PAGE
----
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Early

and

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Later on…

Ethics Excellence in Athleticism

What's not to love about this?

Honor system on the trail.

Some athlete out there found this key, wrote up a note, and stuck it on the fence. It’s been there a while. Which means many a mountain biker, runner, or walker has left it in peace. This gleaming key of honor shows what is possible in human relations, and when children are with us, they see these examples. If a person can be trusted to trouble themselves with a small thing like this key, perhaps the next test will be easier to pass.

What freedom there is for any one whose value is vested in what they give, give back, gratefully receive, and share.

The Replacement

When I kick a habit I kick it now;

Unless I replace it with decision,

The kicking is for show.

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Simple Personal Executive Power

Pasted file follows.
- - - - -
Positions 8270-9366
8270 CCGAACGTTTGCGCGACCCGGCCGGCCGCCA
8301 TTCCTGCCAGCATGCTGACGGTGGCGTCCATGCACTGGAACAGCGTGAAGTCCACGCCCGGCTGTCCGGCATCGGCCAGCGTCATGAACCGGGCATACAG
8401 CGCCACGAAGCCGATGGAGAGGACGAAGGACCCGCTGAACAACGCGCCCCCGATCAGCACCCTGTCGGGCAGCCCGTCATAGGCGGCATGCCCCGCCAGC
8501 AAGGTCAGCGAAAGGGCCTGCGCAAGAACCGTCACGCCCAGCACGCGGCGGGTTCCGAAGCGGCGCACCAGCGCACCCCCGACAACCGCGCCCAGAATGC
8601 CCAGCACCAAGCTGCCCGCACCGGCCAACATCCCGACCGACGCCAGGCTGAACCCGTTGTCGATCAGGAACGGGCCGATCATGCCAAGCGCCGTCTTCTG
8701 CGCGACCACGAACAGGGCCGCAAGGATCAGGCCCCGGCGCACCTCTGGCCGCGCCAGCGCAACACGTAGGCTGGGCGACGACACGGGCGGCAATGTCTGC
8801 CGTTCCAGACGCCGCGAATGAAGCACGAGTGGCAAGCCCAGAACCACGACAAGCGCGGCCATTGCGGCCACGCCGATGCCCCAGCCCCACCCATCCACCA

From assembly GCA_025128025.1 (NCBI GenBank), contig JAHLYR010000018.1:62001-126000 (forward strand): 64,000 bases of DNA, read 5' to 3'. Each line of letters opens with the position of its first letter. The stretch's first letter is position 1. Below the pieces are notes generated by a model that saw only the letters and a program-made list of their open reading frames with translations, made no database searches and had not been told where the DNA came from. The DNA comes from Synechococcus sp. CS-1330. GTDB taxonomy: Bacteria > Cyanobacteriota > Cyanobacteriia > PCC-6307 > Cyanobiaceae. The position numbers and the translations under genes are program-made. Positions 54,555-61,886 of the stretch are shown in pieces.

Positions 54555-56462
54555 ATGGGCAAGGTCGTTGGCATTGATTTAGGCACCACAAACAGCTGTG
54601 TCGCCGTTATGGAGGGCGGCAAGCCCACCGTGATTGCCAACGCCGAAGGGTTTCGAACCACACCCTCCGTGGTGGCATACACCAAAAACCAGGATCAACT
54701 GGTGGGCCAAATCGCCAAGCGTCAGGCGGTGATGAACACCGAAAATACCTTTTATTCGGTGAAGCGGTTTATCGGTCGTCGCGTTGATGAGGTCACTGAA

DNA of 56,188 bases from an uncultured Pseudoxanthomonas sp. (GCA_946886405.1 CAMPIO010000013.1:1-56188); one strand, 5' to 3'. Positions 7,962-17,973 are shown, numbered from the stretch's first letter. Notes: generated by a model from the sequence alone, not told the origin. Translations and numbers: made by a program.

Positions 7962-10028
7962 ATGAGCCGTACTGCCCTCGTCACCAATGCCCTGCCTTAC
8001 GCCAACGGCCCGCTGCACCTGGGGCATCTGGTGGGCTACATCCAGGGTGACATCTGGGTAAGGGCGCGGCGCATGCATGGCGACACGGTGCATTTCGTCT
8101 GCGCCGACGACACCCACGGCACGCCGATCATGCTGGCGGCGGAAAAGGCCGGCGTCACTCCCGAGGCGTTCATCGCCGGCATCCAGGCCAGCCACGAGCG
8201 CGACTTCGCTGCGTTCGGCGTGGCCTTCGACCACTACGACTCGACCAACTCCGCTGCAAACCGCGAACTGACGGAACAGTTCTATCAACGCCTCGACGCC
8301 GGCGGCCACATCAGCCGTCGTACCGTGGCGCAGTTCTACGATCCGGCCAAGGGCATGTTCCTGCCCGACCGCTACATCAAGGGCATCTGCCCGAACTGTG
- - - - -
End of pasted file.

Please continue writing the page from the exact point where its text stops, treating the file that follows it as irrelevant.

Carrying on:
There is more than meets the eye here.

Consider all of the decisions, words, or actions we may have used this beautiful button on had it popped-up in real time.

From a self-training perspective, this button could cut-off decisions to eat, drink, think, do, or say things that would waste our health, damage our bodies, or steal time from more important priorities, be it relationship, work, physical training, or others. In a limited life span here on Earth, such a button pushed at the right times could save exponential time. That saved time could then find spot-on opportunities for excellence.

This is not just because of better opportunities found, but because we avoid entanglements that would steal yet more time from the most important things.

The cancel button in the picture is blue, a color that suggests that it is perfectly OK to cancel something. To make it red creates negative emotional associations.

Perhaps the “Send” button should be red, as impulsively or accidentally sent messages burn more bridges than cancelling messages does.

The Coach’s Words Ring In A Non-Basketballer’s Ears

Coach John Wooden is well known for coaching his basketball players not to judge their performance on wins, but on whether they played to their full capability.